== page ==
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'US escalating intimidation of whistleblowers’

Published time: June 07, 2012 02:28
Edited time: June 07, 2012 11:25

Reuters / Keith Bedford

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By neglecting whistleblower protection laws and escalating the Manning and Assange cases, the US government is setting a precedent to be applied to journalists, future whistleblowers, activists and bloggers, activist Sibel Edmonds told RT.

­Edmonds is the founder of the National Security Whistleblowers coalition, an independent alliance. The activist believes Bradley Manning and Julian Assange are just the beginning.

RT: Is Bradley Manning a hero or a criminal in your view?

Sibel Edmonds: Bradley Manning is a hero, no doubt about it. And you have to look back at the bigger picture here, because the intention here is not only to make an example out of Bradley Manning by punishing him, and this is without any due process, basically ignoring all his rights both as a US citizen and a military officer. They have not followed the process that is supposed to be at work here under government whistleblower protection laws. Looking beyond just setting an example by punishment, this is also to set precedents, and this is what the American public and, actually, people around the world need to understand because by setting precedents, they are showing that they are not going to stop with Bradley Manning or Julian Assange. So then you are looking at an escalation with each case, whether it is Bradley Manning or Julian Assange or the recent whistleblowers who have faced indictment. What they are doing is, they are waiting to see what kind of reaction they are going to get from the public, and this is not only the US government, but also other governments. And with Assange the case is going to be very interesting because what is going to be established here is unprecedented. His precedent will apply to journalists, to other whistleblowers, to activists and to media, to any kind of bloggers.

RT: Do you think Assange will be extradited to Sweden?

SE: This is what it looks like, and unfortunately, it is not only limited to the US government because you should also look at this as a rule of reciprocity. In the future you are going to see one government asking another government to extradite someone who is a political activist, someone who may even be a political refugee. And again, it is very ironic, as on the one hand, you have the US State Department with Hillary Clinton pointing the finger at China and saying "how dare you punish dissidents and jail them," and the other that’s exactly what we are doing, and not only here nationally, but on a global scale.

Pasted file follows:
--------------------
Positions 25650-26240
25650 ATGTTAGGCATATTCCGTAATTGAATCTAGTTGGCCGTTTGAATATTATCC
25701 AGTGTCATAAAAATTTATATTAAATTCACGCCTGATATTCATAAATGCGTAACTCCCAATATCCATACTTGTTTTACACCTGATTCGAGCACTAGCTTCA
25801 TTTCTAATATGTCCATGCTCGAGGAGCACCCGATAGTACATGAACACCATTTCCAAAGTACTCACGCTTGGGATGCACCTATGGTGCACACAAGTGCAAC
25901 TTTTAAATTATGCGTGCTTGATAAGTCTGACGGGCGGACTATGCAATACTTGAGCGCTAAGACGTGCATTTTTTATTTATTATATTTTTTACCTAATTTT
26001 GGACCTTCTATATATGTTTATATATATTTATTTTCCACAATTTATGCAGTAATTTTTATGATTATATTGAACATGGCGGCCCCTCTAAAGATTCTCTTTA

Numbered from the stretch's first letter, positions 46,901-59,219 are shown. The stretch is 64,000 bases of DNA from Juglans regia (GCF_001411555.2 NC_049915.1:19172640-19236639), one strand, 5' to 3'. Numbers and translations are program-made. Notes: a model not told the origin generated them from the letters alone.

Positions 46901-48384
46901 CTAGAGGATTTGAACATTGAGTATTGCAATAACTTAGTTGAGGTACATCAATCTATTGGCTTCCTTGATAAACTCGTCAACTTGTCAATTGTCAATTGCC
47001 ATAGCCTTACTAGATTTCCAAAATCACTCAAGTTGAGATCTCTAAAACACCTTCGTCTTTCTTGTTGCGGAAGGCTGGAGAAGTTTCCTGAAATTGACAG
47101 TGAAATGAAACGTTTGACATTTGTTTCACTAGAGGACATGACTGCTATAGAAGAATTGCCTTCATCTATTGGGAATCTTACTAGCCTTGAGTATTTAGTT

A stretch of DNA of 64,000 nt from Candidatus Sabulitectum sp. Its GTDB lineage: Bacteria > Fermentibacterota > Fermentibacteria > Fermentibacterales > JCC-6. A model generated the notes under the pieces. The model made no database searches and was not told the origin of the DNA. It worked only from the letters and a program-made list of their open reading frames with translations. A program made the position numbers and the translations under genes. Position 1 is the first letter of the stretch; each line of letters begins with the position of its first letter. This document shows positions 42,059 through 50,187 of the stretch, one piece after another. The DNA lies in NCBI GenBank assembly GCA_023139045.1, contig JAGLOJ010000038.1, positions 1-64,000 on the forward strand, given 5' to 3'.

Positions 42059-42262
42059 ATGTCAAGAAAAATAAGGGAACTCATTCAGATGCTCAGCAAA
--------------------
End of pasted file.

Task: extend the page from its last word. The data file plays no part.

RT: Do you think the recent cases of guests from the Julian Assange Show being interrogated by the FBI might deter potential whistleblowers from coming forward with their stories?

SE: Absolutely. It already has. My organization during the Bush administration gathered more than 150 national security whistleblowers from the Pentagon, the CIA, the FBI, the Department of Homeland Security. In the past two or three years, that number has fallen down to one or two whistleblowers. I still get reports from government insiders, but they are saying that what they are seeing with the Obama administration is that all these cases are not going to come forward, and they are also seeking ways to make the information they have available because they believe that the American people have a right to know this information. This is not classifying some really necessary intelligence gathering methods. We are looking at classifying the government's criminal activities, government fraud, government waste, government abuse, and so yes, they have been deterred. The intimidation tactic by the FBI is not new. This was happening even in the early 2000s under the Bush administration with other government whistleblowers. It is happening in my case, when the FBI visited people who were going to come forward to Congress and be witnesses to my case; these were senior FBI agents. So they are escalating these intimidation tactics.